“For over a decade prophets have voiced the contention that the organization of a single computer has reached its limits and that truly significant advances can be made only by interconnection of a multiplicity of computers.” Gene Amdahl in 1967.
“The way the processor industry is going, is to add more and more cores, but nobody knows how to program those things. I mean, two, yeah; four, not really; eight, forget it.” Steve Jobs, Apple.
“I decided long ago to stick to what I know best. Other people understand parallel machines much better than I do; programmers should listen to them, not me, for guidance on how to deal with simultaneity.” Donald Knuth, professor emeritus at Stanford.
“Everybody who learns concurrency thinks they understand it, ends up finding mysterious races they thought weren’t possible, and discovers that they didn’t actually understand it yet after all.” Herb Sutter, chair of the ISO C++ standards committee, Microsoft.
“Redesigning your application to run multithreaded on a multicore machine is a little like learning to swim by jumping into the deep end.” Herb Sutter, chair of the ISO C++ standards committee, Microsoft.
“There are other pitfalls; concurrent code that is completely safe but isn’t any faster than it was on a single-core machine, typically because the threads aren’t independent enough and share a dependency on a single resource.” Herb Sutter, chair of the ISO C++ standards committee, Microsoft.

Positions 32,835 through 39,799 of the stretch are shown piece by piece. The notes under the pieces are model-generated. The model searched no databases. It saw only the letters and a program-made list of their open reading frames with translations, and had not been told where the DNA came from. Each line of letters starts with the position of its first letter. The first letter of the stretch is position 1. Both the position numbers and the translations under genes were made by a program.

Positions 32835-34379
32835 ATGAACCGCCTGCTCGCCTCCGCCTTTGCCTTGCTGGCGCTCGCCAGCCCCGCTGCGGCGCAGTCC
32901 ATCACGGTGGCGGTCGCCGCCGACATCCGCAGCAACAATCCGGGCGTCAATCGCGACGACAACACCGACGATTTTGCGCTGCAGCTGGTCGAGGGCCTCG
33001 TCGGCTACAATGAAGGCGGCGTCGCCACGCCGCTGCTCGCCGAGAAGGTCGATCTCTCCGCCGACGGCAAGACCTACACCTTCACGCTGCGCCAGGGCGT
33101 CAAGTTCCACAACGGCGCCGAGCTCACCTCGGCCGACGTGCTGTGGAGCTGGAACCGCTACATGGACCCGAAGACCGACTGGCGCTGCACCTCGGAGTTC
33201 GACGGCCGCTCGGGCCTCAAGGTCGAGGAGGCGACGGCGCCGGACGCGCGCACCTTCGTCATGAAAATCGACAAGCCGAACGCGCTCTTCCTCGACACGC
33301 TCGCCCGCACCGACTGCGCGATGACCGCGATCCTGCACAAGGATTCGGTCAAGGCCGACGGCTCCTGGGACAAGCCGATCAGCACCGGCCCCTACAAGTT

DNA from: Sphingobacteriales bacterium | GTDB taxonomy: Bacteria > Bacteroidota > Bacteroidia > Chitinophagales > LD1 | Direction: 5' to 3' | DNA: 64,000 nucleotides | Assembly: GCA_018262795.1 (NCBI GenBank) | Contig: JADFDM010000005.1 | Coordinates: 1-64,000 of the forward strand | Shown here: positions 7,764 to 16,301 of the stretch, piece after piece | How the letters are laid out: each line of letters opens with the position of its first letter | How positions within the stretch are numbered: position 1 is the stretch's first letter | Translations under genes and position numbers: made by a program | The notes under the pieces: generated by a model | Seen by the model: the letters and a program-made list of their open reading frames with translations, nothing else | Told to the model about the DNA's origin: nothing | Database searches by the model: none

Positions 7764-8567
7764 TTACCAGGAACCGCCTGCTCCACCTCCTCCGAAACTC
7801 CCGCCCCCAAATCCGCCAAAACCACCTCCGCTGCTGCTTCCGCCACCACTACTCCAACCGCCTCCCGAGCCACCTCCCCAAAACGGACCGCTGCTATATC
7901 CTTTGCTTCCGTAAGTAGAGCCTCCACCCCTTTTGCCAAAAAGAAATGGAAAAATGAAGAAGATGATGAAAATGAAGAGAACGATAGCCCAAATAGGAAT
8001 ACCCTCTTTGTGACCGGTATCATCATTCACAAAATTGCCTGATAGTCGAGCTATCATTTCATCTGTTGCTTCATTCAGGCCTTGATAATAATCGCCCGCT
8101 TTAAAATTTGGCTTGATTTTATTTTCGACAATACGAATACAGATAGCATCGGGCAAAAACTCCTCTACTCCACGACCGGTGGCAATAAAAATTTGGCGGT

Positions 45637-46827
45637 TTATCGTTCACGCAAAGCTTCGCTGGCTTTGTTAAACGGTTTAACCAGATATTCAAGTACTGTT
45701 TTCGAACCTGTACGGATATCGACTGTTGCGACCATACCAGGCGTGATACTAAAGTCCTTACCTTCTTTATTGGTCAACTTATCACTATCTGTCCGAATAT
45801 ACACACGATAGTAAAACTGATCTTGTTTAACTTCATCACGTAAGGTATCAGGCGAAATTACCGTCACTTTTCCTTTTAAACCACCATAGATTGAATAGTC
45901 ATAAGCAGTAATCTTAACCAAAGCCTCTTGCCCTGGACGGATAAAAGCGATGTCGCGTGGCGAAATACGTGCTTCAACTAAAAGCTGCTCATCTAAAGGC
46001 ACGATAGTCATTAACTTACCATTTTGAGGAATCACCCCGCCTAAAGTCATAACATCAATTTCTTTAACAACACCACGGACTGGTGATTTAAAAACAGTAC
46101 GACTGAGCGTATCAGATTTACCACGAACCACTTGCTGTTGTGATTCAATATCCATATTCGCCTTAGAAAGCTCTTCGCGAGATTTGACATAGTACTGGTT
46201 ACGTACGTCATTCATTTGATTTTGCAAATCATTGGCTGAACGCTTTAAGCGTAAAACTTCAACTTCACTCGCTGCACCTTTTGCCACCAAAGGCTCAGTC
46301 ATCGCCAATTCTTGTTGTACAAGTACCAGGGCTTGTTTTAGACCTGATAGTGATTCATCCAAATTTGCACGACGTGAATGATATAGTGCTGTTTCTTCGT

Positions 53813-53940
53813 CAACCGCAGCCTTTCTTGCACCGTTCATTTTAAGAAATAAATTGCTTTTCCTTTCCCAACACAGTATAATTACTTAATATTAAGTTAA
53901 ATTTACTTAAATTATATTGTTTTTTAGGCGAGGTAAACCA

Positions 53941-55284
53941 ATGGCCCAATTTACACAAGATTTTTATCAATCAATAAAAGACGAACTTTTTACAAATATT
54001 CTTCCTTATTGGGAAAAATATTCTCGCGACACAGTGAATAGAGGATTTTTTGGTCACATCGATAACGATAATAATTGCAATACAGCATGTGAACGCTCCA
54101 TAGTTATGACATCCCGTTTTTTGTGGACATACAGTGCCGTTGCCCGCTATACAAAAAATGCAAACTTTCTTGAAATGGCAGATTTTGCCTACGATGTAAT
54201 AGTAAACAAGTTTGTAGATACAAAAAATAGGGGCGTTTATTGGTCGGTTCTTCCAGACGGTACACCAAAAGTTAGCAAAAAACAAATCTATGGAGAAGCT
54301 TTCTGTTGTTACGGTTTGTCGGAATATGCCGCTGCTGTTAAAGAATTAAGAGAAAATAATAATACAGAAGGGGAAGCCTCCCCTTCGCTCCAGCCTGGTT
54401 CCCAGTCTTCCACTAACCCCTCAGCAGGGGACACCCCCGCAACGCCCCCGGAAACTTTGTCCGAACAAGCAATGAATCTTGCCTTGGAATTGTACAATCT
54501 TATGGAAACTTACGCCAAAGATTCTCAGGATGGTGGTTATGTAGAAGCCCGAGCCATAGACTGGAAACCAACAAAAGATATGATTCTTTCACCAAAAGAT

“My hypothesis is that we can solve [the software crisis in parallel computing], but only if we work from the algorithm down to the hardware -- not the traditional hardware first mentality.” Tim Mattson, principal engineer at Intel.
“We stand at the threshold of a many core world. The hardware community is ready to cross this threshold. The parallel software community is not.” Tim Mattson, principal engineer at Intel.
“The wall is there. We probably won't have any more products without multicore processors [but] we see a lot of problems in parallel programming." Alex Bachmutsky, chief architect at Nokia Siemens Networks.
“Debugging is twice as hard as writing the code in the first place. Therefore, if you write the code as cleverly as possible, you are, by definition, not smart enough to debug it.” Brian Kernighan, professor at Princeton University.
The conclusion? Industry luminaries view our industry the same as we do. Firstly, multicore is here, here to stay, and rapidly growing. Secondly, programming multicore architectures is tough, too hard to do by hand. Who could build a home without a good toolbox? It’s the same for parallel programming; you need the proper equipment.